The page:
Army Boot Camp

I'm on the top right, what a bunch of guys Jan-Mar 1968 4-E-3-2
I'm on the top right, what a bunch of guys Jan-Mar 1968 4-E-3-2

Memories, after you start getting old enough to appreciate life it seems like you always want to turn the clock back.

As we all know the clock only goes one way. Maybe it's just because we would like to re due something.

Boot Camp was probably without a drought the most important endeavor I ever embarked on on purpose. I enlisted in Oakland, Ca I was staying with my uncle Alan Gilbertson. My Uncle was trying to help me as much as possible. Uncle Alan was the President of Kodak X Ray Division and a very busy man. I had the very best chance that any young man who was lost could have.

As usual I screwed this up too. Oh well a day in my shoes would just give you sore feet.

I joined the Army because the Marine Recruiters office was closed. I walked across the street and that was that. I needed a way out of California and didn't really want to go back to Tampa.

Boot Camp in those days was cursing hitting and reminded me of the housing projects I hate left behind in Tampa. As a young man only 18 years old and very hard headed this was going to be very hard not to get in trouble. Most of the young men had long hair and dressed funny, hippies I guess.

After all the hair comes off and the warning of going to the brig if we misbehaved was only the start. Low crawling was a part of my everyday life there. I did meet a lot of good guys with background personalities from quite to creepy.

I met one young man that I went to school with in Fergus Falls, Minn, I can't remember his name though, I guess getting old takes as much away as you try to remember. The training was hard but useful, I needed this not having my dad in my life and not having much discipline growing up I could see what was missing. The worse thing about Boot Camp was the weather.

Fort Lewis ,Washington has by far the worst winter's I have every experienced being from Minnesota I have been through some shit. Every other day when the snow would start to melt, it would start to rain. Every bone in my body would be hurting, colds, flue and every other  air borne disease know to man king was on the field.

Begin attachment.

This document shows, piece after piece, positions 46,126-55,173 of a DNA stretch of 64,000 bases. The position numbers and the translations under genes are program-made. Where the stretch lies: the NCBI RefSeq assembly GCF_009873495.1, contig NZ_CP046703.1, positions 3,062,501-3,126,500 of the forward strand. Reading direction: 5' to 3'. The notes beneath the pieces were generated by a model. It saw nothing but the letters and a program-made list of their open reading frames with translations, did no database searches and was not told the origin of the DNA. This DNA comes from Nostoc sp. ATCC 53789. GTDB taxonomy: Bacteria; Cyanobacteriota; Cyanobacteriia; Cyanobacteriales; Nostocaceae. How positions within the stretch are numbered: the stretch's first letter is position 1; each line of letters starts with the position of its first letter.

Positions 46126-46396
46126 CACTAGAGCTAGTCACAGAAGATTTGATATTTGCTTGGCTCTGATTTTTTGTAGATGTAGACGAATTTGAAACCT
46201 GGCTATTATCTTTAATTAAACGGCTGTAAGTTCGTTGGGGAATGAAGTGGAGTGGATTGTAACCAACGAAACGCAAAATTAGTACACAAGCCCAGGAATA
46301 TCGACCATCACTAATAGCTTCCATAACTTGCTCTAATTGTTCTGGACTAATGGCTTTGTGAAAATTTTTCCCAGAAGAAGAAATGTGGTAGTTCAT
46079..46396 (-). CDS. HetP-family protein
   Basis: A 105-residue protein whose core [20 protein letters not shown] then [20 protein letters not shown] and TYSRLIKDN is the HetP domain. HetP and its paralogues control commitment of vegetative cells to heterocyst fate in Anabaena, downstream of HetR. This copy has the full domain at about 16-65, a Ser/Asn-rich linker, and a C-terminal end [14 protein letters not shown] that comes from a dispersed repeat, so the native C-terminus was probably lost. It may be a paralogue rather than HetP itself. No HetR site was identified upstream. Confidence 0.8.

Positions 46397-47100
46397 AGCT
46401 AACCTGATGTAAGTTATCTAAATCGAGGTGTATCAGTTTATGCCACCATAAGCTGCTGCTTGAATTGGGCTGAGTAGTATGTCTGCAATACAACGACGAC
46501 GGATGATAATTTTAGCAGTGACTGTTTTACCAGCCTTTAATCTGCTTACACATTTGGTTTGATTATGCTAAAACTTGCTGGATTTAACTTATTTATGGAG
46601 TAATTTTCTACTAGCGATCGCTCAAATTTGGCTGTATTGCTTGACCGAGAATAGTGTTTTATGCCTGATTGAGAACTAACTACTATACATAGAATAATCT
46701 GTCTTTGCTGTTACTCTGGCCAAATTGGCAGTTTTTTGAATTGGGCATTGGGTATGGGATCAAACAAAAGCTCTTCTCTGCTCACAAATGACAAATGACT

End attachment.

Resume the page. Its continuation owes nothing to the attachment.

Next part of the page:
I had some Kidney problem's while in boot camp and was tested for it, they told me nothing was wrong at all but they wanted to discharge me from the Army. What I didn't know and they were not going to tell me is that I had to be discharged before 90 days that way no VA benefit's would apply. Today I'm on the Kidney Transplant list and do Dialysis three times a week. I don't know if this related to boot camp or not I guess it doesn't make any difference .

I went comply through boot camp and really enjoyed the range. Shooting the M14's was a dream. Top gun was between me and another recruit from upper Washington state. Because I was getting discharged I was not eligible for any awards . I just wanted to serve and I did not feel very good about leaving the Army. This had haunted me for years and it still does, the year was 1968 the height of Viet Nam. We had already lost two DI'S, shipped back to the action. The guys in my company were very gong hoe about going over there, except for maybe one or two who were consciences objectors and would be placed in the medical core.

This is like loosing a family member who you is going in harm's way and you never will get to know what happened. I spent almost 40 years involved in law enforcement and lost many young friend who I grew up with in the River View Housing Projects here in Tampa, Fl. I lost a couple friends after they come home. They were riddled with so much guild that suicide was the only way out for them.

I know this is nothing new for most of us who have lived for any time,however It would mean a lot to me if I could just talk to one person from the above picture taken of the group. Information is not to available from the Ft Lewis  on old training platoons going through the program. I carry my own special guilt that belongs to just me.

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